By Creezy Courtoy, Perfume Historian and Anthropologist
For a long time, Perfume remained an important source of revenue for Greece.
In the Bronze Age, Egypt, due to its geographical, protected and isolated location and by its geological wealth and cultures, was obliged to import raw materials from Arabia and the Aegean Islands.
Egypt was rich in gold, but did not possess the raw materials necessary for making perfumes. Arabs, Hadramaout (South Yemen) and Dhofar (Oman) provided Egypt with scented woods and resins (myrrh, incense, olebanon) and Greeks provided flowers, herbs and their talents of perfumers in the confection of perfumed oils.
Greece was then a country of farmers, breeders, Artisan Corporations and a fighting aristocracy. Greece was a country of scents, herbs, flowers and plants.
Due to its geographical location and its numerous surrounding islands, Greece was a gateway to Asia Minor, Syria and Egypt.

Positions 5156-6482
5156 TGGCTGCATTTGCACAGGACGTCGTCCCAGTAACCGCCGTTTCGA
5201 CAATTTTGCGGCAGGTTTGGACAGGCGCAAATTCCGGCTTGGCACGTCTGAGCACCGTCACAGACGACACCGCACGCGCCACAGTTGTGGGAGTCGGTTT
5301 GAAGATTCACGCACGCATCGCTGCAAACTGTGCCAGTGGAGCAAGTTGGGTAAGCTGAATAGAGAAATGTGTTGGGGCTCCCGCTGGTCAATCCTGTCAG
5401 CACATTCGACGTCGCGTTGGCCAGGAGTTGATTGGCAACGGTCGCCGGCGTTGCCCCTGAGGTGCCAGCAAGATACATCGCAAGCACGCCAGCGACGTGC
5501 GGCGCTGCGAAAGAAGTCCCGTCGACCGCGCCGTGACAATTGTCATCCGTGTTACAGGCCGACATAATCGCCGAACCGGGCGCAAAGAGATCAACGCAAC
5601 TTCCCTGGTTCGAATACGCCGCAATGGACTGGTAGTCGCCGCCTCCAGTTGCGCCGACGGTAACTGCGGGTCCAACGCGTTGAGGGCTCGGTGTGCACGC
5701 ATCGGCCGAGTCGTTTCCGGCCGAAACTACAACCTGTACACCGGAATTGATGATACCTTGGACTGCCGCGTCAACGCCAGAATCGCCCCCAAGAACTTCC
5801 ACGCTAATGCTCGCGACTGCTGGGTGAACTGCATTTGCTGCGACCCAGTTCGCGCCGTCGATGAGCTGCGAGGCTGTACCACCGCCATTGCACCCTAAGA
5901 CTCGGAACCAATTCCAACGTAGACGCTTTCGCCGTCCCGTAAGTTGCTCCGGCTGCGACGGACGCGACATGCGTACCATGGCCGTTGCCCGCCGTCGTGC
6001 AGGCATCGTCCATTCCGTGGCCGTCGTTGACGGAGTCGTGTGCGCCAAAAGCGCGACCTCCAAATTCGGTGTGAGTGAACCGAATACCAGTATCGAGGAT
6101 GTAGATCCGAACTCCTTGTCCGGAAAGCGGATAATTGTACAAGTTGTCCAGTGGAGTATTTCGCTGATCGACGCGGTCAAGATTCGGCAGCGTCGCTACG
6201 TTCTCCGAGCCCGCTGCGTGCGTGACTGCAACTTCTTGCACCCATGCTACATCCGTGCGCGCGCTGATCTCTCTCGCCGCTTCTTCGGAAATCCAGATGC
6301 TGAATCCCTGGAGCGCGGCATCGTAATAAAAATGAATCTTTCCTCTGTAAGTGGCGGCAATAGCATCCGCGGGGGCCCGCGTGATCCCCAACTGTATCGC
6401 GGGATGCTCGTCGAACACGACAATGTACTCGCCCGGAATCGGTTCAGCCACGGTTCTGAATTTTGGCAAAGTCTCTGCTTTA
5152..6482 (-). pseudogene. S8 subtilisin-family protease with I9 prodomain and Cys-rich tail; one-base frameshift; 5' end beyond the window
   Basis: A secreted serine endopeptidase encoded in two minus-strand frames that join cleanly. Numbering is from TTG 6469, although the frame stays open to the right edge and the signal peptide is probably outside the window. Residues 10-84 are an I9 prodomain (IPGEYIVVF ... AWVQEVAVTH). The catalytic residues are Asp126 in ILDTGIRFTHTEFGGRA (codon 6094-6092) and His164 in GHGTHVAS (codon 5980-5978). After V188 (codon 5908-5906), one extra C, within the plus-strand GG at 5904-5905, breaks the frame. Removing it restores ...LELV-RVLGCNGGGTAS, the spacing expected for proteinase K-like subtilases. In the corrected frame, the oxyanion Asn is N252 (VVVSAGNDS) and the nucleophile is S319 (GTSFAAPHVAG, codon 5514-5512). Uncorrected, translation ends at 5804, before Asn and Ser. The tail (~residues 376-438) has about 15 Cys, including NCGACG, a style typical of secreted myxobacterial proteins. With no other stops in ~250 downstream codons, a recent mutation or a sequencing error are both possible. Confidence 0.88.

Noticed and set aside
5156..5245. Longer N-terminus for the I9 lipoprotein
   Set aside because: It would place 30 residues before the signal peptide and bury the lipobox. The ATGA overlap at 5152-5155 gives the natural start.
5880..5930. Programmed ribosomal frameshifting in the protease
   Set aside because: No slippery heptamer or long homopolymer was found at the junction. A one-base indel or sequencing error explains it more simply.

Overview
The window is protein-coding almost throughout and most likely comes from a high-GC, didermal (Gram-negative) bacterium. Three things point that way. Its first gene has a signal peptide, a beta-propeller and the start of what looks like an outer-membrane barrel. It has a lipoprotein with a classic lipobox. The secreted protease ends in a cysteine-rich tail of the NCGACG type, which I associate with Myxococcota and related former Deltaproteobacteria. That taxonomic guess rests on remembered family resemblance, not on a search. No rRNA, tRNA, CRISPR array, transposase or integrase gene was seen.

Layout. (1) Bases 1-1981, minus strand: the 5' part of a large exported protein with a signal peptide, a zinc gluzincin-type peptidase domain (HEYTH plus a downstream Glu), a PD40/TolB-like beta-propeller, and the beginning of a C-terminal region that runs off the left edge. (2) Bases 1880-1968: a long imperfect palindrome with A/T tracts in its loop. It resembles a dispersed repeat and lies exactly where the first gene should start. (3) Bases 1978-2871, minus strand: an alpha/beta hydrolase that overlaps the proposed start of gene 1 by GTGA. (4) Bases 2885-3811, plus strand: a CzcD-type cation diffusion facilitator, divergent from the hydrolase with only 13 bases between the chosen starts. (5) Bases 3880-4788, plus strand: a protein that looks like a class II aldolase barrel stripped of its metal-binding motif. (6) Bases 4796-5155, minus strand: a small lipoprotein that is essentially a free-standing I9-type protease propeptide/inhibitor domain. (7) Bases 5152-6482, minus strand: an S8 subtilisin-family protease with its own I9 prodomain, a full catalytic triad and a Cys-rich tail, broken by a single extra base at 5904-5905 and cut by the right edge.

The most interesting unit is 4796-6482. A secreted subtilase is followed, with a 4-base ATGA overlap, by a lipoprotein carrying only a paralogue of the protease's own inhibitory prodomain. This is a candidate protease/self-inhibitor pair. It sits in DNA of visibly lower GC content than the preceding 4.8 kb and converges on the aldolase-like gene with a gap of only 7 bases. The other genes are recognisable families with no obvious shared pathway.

The Greeks are credited for having added to spices, to gums and to balms, oils scented with flowers.
Flowers and plants used for export had to be preserved and transformed.
Olive oil, one of the main resources of Greece, was used as an ointment and as an excipient or absorbent in perfume oils. The Greeks practiced ‘enfleurage’ and from an early age, the art of creating perfumed oils.
In the time of Ancient Egypt, perfume was used mainly to communicate with the gods; during Ancient Greece, it was used to resemble the gods.
Perfume was actually used by Egyptians but never throughout history could Egyptians, impregnated with fragrant scents, assist human divination, not only in the sculptural art that gave the gods their human faces and bodies, but also in the wearing of perfume that participated in this quest of perfection by making humans more divine.
Since gods smell good, to be like them you must smell divinely good.
The Greeks associate perfume to the erotic power of the union of two people.
The Greeks buried their dead with their possessions and a terracotta vase or alabaster containing perfume.
For poor people, vials painted onto the coffin replaced the alabasters.